I must admit though, that I was not really much impressed with the additional effort to be put in for Superhosts 😞
Look at the whole presentation here: https://www.youtube.com/watch?v=pBAc4Fo0b2g
And the Q&A, 1 week later: https://www.youtube.com/watch?v=SfPDDEKabV4
@Cor3 I watched that presentation live on Facebook. And then I looked at the new ABB home / search page. What did I see? Super Host properties were the 7th category down, behind even 'Concerts'. I had to scroll downwards a long time to even find the Super Host 'line'. So, as I have said elsewhere, that told me all I needed to know about how highly Super Hosts are valued on Airbnb. Maybe that will change some day. But, at this point, I have little evidence to support this hypothetical future reality.
My belief is that Brian's drive is toward aesthetics (art school degree etc) and thus he might have been horrified by the Frankenstein of basement rooms, tents, trailers etc etc that Airbnb has become in,may places. How to get rid of all of this clutter that hurts the eye ?
Superhost alone would not be enough of a filter ! What is needed is a new order to cleanse out anything not suitability boutique like. Welcome, ladies and gentleman to... plus..
True, but didn't he start it with an airbed on his kitchen floor?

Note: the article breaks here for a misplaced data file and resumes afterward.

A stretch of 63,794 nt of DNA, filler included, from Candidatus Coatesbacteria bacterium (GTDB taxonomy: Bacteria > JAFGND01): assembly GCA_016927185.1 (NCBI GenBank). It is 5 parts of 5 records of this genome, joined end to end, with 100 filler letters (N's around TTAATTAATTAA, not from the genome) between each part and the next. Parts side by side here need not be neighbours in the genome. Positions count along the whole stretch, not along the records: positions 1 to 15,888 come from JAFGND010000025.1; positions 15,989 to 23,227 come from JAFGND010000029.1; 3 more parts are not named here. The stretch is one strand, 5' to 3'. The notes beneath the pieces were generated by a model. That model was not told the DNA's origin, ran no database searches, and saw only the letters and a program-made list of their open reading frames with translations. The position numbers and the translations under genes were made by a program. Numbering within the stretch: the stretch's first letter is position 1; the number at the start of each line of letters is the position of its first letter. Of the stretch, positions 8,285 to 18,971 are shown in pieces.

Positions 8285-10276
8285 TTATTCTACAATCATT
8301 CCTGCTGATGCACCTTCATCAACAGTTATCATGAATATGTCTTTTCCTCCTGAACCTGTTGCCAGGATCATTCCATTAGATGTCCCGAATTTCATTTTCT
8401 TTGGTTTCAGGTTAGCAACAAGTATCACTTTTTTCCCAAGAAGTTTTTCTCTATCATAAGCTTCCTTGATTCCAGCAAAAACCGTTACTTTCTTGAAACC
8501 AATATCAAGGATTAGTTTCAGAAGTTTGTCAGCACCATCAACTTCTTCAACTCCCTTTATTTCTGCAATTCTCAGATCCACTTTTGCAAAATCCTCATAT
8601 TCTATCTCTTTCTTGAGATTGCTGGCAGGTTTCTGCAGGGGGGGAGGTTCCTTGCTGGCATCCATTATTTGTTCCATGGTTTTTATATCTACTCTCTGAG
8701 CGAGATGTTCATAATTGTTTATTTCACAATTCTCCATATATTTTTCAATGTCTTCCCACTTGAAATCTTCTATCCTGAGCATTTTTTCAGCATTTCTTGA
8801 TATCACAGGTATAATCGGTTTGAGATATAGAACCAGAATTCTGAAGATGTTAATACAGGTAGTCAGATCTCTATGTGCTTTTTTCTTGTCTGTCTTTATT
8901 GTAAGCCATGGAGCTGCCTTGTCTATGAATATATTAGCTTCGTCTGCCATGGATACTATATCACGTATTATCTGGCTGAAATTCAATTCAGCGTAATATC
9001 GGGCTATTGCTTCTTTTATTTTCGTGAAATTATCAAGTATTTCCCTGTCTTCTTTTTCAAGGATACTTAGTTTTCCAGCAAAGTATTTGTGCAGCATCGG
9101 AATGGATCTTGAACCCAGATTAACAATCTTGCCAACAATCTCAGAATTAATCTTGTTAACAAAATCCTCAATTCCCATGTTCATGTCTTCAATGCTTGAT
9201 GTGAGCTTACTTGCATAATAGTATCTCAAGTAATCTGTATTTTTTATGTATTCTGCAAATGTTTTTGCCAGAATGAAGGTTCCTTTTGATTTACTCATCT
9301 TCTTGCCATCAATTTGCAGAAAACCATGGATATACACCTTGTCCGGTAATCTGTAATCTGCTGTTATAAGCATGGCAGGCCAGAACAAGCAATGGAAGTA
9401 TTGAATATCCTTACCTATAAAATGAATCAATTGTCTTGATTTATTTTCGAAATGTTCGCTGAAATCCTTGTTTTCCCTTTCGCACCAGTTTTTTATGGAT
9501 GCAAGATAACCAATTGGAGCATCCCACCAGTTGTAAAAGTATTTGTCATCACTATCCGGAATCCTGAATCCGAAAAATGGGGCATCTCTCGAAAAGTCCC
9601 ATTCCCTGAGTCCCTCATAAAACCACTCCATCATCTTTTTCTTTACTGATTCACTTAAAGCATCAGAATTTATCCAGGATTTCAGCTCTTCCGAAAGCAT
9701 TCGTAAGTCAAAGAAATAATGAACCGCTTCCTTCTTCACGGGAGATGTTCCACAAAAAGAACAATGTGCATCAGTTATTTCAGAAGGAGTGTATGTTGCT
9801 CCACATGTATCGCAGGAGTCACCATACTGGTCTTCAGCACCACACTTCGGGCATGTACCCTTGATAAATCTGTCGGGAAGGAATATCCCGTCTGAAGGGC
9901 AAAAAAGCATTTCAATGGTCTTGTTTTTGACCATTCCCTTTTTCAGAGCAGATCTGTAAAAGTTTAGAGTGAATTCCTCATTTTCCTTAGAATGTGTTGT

I understand that times have moved on, but maybe Brian needs to remember that Airbnb was supposed to be an alternative to hotels and corporate rentals...
Yes, they want to move up the ranks. I.e. no longer staying on a couch (although that was exactly what Brian and Joe were doing, only 10 years ago).
So the new idea is: No longer battle the hotels, but embrace them (Although it is actually a classic Roman embrace - with their own new brand: Plus) 🙂
Of course you are right, but Airbnb seems to be doing pretty well. Does it need to battle with hotels in the first place? I know in London at least, my Airbnb, and most others I have seen, are priced so far below hotels that for people on a budget, it's a pretty easy sell.
Look, I have no idea of the numbers (not my strong point), so maybe I'm missing a trick, but it does seem to me rather a cynical attempt to take over the hospitatlity industry - an almost insatiable desire for more, more, more... BUCKS.
What is the point in Airbnb if it is the same as a corporate rental/hotel?
Maybe I'm just too naive...
Oh, and by the way, that's fine if that's the way Brian wants to go, but then please drop all the nice 'touchy feely' speil about being a community, valuing hosts (especially Superhosts) and all of that. Even I'm not THAT naive.
@Huma0 YES. Thank you. This is the point I was trying to make, including in regard to my response to @Cor3, below. I was SO incredibly excited when I watched Brian C's live Facebook 'performance'. I was so happy he started it off with acknowledging Super Hosts, and how valuable and important we were to the company. And that we would be acknowledged in ways that would make us happy and even more successful. And then I looked at the new website. (Scroll, scroll, scroll, scroll, scroll...Past 'Plus' homes; past 'Unique Homes Around The World'; past 'Experiences' past 'Concerts'; etc, etc, etc....And then, finally, the 'Super Host' category). Let us just say I felt just a wee bit deflated, and, sadly, more than a bit disillusioned. If we were that appreciated and valued, we would have at least ranked above 'Concerts'. I mean, please, give me a break, I wasn't born yesterday.